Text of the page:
AMM Inspiration: Snoop Dogg
Snoop’s Journey: Gang member → Class clown → 30 million albums
We learn them the hard way, and sometimes the easy way. But the lessons life gives us are often more valuable than the easily attained success it offers. If viewed properly, each of these lessons offer an amazing opportunity to learn and educate. We can implement the lessons learned from adversity and use them to better ourselves and move forward in life.
Perhaps you wonder why I would include Snoop Dogg in a book like this. Considering his upbringing and background, who better to send a message to inner city youth that they too can be successful in life? The reality is that Snoop learned an enormous amount about life through dealing with some of life’s most difficult situations. But it was learning those lessons in the manner that he did that has given him the perspective that has changed the way he views life.
Most know the side of Snoop associated with his alleged gang membership in the infamous Rollin’ 20 Crips on the east side of Long Beach, California, and from his numerous brushes with the law. But the reality is that over the years, Snoop Dogg has grown to become a role model and mentor to those who face the same challenges he once did.
Born Calvin Cordozar Broadus Jr., in 1971, Snoop Dogg has risen from his Long Beach roots to become one of the most successful musicians in recent history. As an award-winning rapper, singer-songwriter, record producer, and actor, he has already left a legacy of music around the world, to the tune of over thirty million albums sold.
Snoop has been associated with some of the top recording labels—including Death Row Records, No Limit Records, Priority/Capitol/EMI Records, and Geffen Records.
His father, a Vietnam veteran, singer, and mail carrier, left the family when Snoop was only three months old. His mother gave him his now-famous nickname because she thought he looked like the Snoopy character in the Peanuts cartoons.
Snoop’s talent was evident at an early age when he began singing and playing the piano at Golgotha Trinity Baptist Church. But it wasn’t until he was in the sixth grade that he started rapping.
According to Snoop, “People thought I was going to be a comedian—not a rapper. I was always the class clown.”
I had the chance to interview Snoop during a press conference where he was promoting his youth football league. Snoop is a certified football coach and avid sports fan (including football, hockey, and baseball).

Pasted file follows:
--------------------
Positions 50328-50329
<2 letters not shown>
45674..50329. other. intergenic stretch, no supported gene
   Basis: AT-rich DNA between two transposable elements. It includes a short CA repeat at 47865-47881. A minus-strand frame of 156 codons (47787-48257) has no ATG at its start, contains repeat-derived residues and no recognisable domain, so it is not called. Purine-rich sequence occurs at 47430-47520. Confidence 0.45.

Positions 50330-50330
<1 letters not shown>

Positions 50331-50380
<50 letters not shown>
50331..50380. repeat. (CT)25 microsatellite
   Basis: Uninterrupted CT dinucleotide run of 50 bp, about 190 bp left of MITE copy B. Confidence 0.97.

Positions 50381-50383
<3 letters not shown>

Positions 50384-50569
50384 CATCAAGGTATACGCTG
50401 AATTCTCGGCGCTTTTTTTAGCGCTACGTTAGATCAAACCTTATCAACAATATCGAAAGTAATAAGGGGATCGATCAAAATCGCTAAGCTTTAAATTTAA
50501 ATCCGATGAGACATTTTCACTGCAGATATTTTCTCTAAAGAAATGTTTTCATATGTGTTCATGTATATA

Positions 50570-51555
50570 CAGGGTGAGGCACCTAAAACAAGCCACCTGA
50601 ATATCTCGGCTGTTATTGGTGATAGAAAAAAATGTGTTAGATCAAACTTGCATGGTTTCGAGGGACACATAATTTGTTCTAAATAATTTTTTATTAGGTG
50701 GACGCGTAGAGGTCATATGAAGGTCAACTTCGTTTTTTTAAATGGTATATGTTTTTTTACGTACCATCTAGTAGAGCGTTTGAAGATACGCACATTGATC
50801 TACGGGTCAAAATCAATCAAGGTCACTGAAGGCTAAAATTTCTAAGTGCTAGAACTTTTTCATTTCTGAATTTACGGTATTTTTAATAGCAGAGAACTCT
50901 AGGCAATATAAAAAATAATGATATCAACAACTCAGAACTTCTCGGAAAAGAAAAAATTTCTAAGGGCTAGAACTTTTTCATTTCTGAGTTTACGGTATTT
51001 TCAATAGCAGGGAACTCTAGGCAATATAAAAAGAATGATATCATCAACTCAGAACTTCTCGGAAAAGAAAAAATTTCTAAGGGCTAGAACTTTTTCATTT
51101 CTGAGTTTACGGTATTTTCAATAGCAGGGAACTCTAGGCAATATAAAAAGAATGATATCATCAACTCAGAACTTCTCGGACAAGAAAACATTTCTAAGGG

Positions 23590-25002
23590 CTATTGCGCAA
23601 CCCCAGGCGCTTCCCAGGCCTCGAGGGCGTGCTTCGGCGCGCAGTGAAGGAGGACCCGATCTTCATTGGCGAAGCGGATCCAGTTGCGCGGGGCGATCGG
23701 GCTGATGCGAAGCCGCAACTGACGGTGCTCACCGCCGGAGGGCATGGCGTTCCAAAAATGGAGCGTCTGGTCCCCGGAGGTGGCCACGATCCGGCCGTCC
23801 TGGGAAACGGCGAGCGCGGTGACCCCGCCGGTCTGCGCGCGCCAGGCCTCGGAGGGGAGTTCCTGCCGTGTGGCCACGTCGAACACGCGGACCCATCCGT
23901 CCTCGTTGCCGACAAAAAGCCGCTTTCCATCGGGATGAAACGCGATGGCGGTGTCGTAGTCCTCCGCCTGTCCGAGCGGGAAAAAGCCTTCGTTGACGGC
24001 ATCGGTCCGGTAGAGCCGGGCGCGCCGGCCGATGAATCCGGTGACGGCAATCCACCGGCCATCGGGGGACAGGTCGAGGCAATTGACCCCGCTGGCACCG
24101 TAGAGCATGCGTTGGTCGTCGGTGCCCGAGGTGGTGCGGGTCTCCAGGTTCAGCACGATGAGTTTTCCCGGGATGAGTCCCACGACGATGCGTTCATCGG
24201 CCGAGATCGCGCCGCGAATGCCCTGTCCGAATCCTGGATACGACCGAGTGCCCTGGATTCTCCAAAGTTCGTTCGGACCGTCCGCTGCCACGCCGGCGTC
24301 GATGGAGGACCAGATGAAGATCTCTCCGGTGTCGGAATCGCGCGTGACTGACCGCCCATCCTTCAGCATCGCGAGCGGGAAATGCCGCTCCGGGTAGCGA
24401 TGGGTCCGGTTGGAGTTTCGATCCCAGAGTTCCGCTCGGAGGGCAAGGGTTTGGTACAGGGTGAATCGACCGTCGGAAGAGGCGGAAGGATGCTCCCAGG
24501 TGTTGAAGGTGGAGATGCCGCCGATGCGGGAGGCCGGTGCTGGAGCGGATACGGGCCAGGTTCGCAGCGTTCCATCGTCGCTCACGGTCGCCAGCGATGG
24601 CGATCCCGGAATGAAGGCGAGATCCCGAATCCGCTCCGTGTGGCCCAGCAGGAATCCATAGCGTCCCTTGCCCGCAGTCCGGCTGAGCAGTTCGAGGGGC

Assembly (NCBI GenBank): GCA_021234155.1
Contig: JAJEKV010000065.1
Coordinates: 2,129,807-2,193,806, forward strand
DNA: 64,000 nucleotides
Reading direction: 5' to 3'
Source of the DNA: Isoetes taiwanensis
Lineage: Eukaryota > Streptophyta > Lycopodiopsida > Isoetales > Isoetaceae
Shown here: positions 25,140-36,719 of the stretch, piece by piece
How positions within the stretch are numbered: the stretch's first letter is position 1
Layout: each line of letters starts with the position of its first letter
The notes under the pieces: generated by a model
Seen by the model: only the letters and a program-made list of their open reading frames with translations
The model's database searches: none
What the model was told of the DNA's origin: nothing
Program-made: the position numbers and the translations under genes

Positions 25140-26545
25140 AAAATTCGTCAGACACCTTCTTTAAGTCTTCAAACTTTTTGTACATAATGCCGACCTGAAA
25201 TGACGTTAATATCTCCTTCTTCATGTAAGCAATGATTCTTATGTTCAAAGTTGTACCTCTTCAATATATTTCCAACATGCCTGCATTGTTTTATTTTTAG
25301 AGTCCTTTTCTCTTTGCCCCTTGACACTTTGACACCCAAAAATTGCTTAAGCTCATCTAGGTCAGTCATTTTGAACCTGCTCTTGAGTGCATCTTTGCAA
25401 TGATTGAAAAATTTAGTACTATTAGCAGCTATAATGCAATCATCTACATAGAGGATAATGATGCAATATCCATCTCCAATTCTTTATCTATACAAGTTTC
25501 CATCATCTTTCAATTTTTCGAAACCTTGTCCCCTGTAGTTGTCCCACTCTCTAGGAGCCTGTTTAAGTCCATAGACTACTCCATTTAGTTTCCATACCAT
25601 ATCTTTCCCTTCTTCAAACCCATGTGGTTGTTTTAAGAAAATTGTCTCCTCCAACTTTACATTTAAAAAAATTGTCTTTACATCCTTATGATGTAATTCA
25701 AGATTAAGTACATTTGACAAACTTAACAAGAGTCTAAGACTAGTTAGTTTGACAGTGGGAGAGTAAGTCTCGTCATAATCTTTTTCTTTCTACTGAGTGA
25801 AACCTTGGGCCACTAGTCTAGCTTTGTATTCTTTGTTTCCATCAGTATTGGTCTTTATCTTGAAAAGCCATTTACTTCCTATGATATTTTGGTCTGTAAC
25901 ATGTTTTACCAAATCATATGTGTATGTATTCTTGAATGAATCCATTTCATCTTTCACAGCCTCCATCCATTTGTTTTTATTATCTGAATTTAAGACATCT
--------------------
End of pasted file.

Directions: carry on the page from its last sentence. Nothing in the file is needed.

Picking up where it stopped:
“Football coaches—not rap stars or musicians—helped make me in the long run. They were my true mentors. I want to give something back—to give these kids something I never had.”
“It is very important for kids to have mentors and role models. I try to let each kid get to know me as a person; then he can trust me. They need to have someone they can talk to.”
“I asked one kid who wasn’t really good enough to be on the team if he wanted to be the water boy. He said yes—and he learned what football was all about. The next year he was the most valuable player on the team! Now that’s what it’s all about.”
“I want the best for the kids. I want to see who will be the next superstar. You don’t need to be the best football player. If you have the heart and desire, you can really enjoy the game and be successful.”
“I would tell you to pass this along to your readers: if a kid can have a winning attitude in any sport, or in school, or in anything he tries, he can certainly be a winner!”
This holds true for Snoop’s own son. As I was updating the stories for this book, I learned that Snoop’s philosophy has paid off. His son Cordell, a high school senior at the time this book went to press, is on the top national recruiting list for college football wide receivers, being recruited by some of the nation’s top programs including LSU, Baylor, Notre Dame and Florida State. In February 2015, he committed to playing for UCLA.
Despite the concerns some people have with Snoop, you can see through his better-known quotes that he has tried to empower youth over the years:
“Love goes unappreciated a lot of times, but you still gotta keep giving it.”
“It’s so easy for a kid to join a gang, to do drugs…we should make it that easy to be involved in football and academics. Sometimes a loss is the best thing that can happen. It can teach you what you should have done—and what you should do next time.”
“If it’s flipping hamburgers at McDonald’s, be the best hamburger flipper in the world. Whatever you do, you have to master your craft.”
In 2012, Snoop Dogg announced, in conjunction with his first reggae album, that he was changing his name to Snoop Lion. Promoting the album Reincarnation on the Howard Stern Show, Snoop explained:
“Growing up in the environment I came from, I am not proud of all I did. But it was a learning experience…Snoop Lion is like a transformation for me. My role models and mentors used to be drug dealers and gangsters. Now I am feeding off positive energy. Going to jail showed me a place that I did not want to be.”
Snoop’s Empowering Thought: “ Sometimes a loss is the best thing that can happen. It can teach you what you should have done and what you should do next time.”
Do It Daily:
Go all out. Whatever it is you do, become a master of your craft. Remember that how you do anything is how you should do everything. Whether big or small, take the time and devote the energy to be the best in all you do.
Learn from your past to build a better future. Recognize that mistakes and bad decisions are simply part of the journey. But what you take away from those decisions is what can be the difference in what you can accomplish much later in your life.
Jerry Gladstone is the author of the international best selling book, The Common Thread of Over- coming Adversity and Living Your Dreams. Jerry is a success and life coach as well as a corporate speaker. TheCommonThreadGroup.com